It’s mid-February, and just as I’ve been getting my home ready with more springtime-like décor, and putting away the last of the remnants of the winter season, guess what? It has started to snow!
Yes, the snow that didn’t fall here over Christmas time is beginning to fall now in not-so-sunny Scotland. We had expected storms, rain and lashing wind, all of which we got, but for me at least, the snow was a surprise. It’s lovely to watch from indoors, especially as just now it’s quite calm with no wind, so I guess we just may as well make the most of the prettiness before having to step into the great outdoors once again, and before the weekend’s forecast storm sets in!
I had a pretty great start to the year with a successful and productive January. However, February so far has seen me feeling not quite my best, and struggling a bit with it.
In January I managed to re-establish a work routine, keep in touch with my family, blog consistently, exercise, meal-prep healthy meals, get back into reading regularly, meet up with friends, go to live music events, go out to dinner, persevere with spiritual pursuits and maintain my home.
The first day of February was pretty great too, despite me feeling a bit drained and tired. I saw a good friend and her baby, after 7 months, so it was a lovely time to catch up and get lots of cuddles from the little one. I know it’s only 5th February, but I have been feeling a bit out of sorts since then, and trying to re-establish some kind of balance.
Initially feeling physically drained and tired, I was unable to keep up with all of the things around the house I wanted to do, which in itself I find a bit frustrating. Added to that I just haven’t had the energy to keep up with healthy habits such as meal prep and exercise, and shopping for healthy food. Oh how nice it would be to have another pair of hands to help out with all the day to day things in life, but I live alone and have to take responsibility for myself. On top of this I’ve been experiencing dizzy spells again, fatigue, restless and sometimes sleepless nights or nights of disturbed sleep, fever, cough / cold and shivers.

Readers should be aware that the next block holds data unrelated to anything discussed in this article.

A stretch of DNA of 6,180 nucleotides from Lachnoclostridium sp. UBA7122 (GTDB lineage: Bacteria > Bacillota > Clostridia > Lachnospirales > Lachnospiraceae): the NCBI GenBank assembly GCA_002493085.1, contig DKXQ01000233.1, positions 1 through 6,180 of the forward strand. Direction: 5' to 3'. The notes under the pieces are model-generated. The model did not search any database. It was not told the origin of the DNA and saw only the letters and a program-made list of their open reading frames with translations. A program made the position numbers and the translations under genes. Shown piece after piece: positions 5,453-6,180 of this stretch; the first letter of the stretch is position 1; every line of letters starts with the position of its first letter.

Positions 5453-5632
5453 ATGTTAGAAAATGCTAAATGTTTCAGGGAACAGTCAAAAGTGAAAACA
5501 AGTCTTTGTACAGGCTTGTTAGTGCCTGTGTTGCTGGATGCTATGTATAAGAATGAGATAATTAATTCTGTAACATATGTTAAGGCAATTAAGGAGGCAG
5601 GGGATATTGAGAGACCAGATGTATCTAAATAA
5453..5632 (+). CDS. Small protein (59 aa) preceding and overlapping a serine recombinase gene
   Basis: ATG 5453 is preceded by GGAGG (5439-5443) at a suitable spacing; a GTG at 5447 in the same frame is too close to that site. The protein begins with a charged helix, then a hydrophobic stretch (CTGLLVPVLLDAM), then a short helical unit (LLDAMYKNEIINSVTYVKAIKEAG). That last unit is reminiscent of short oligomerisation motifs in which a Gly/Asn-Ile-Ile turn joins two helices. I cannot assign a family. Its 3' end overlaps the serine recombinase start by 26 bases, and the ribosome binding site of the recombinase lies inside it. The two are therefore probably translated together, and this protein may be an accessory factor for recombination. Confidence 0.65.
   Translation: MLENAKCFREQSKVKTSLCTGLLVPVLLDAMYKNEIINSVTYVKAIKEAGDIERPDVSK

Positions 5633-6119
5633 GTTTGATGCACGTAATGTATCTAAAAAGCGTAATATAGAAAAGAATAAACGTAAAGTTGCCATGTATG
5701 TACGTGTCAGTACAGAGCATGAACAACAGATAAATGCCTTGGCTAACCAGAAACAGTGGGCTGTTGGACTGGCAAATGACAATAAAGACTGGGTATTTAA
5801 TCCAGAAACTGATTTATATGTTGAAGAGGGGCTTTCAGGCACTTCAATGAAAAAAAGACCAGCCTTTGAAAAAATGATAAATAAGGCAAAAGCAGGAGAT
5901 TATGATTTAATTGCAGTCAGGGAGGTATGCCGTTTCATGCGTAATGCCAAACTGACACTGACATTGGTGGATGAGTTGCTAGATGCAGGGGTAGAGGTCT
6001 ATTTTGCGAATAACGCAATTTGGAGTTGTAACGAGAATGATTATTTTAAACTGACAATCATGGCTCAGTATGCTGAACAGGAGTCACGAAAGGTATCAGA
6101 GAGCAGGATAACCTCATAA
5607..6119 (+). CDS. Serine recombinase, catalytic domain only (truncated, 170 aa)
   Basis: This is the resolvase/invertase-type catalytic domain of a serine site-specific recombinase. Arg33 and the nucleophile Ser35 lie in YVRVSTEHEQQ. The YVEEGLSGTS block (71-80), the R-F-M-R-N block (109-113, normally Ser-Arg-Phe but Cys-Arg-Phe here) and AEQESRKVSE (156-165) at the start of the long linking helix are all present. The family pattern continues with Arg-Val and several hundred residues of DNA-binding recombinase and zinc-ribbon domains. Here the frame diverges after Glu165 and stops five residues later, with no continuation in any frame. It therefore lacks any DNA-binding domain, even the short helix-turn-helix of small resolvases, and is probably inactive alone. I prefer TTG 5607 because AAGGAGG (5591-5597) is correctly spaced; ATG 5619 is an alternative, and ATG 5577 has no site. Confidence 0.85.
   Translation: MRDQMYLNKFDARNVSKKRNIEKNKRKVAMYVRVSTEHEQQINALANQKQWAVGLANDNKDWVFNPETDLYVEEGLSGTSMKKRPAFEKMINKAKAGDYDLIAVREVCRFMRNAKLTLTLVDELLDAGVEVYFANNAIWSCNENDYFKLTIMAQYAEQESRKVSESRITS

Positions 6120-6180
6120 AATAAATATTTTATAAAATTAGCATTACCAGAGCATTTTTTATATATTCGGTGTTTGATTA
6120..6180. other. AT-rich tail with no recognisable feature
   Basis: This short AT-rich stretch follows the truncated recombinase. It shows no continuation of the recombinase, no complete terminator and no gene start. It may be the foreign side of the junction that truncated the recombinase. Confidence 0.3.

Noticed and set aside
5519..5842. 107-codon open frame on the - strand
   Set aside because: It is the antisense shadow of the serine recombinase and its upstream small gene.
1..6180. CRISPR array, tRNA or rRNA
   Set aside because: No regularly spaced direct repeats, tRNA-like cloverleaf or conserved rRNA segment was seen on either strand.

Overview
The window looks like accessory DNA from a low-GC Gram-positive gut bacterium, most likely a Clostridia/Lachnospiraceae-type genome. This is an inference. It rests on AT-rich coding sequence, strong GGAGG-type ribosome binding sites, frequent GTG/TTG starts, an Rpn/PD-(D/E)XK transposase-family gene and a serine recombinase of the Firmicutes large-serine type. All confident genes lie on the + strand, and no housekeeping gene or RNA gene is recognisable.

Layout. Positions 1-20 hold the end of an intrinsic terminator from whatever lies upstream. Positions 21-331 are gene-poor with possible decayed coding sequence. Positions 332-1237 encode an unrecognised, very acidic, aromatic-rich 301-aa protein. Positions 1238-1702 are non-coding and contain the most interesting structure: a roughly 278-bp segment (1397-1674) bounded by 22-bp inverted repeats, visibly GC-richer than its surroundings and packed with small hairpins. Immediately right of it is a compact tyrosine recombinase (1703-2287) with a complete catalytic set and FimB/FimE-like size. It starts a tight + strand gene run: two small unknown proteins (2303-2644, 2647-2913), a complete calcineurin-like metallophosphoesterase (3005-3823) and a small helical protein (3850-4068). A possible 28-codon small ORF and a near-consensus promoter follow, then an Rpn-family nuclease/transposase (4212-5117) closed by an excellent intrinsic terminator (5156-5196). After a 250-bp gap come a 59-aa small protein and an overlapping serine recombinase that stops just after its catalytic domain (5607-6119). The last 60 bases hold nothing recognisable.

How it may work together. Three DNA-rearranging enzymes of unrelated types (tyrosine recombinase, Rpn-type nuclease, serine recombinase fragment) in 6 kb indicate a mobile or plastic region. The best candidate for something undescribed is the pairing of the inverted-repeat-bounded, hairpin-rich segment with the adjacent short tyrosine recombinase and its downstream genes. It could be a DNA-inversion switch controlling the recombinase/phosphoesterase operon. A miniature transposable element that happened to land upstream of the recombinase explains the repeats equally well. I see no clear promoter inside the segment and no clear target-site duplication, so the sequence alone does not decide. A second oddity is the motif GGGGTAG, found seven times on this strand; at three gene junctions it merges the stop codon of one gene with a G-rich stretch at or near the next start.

My body and mind need a rest, and yet there is so much to do that just isn’t getting done.
I usually like to ‘theme’ my months. It looks like February’s theme requires to be around revisiting rest. Physically, spiritually, mentally and emotionally, the signs are there that I am in need of refreshing.
It isn’t quite what I would have had in mind for this month, but needs must, and if we don’t have our health and wellbeing then we can’t fully enjoy what we do have.
Sometimes our bodies and minds let us down be it in big ways or just the smaller frustrations of life and we need to listen to them when they tell us to rest.
And so for February I will be revisiting the idea and theme of rest, in the hope of finding some rejuvenation in the process. Perhaps it will be small steps, but hopefully we will mutually find some encouragement along this journey.
Do you ever try to set a theme for your months or weeks? If so, what is February looking like for you? x
Well friends, tomorrow is the concluding day of the first month of 2020! A brand new year, a brand new month and a brand new decade. How has it been for you? Have you survived and / or thrived through all of the expectations that this ‘newness’ may have presented you with?
What have been your highlights, and your learning points? And are you excited to soon be starting a brand new month?
As you move forwards from here, let me share with you a few things to consider to make for a more fruitful month in February.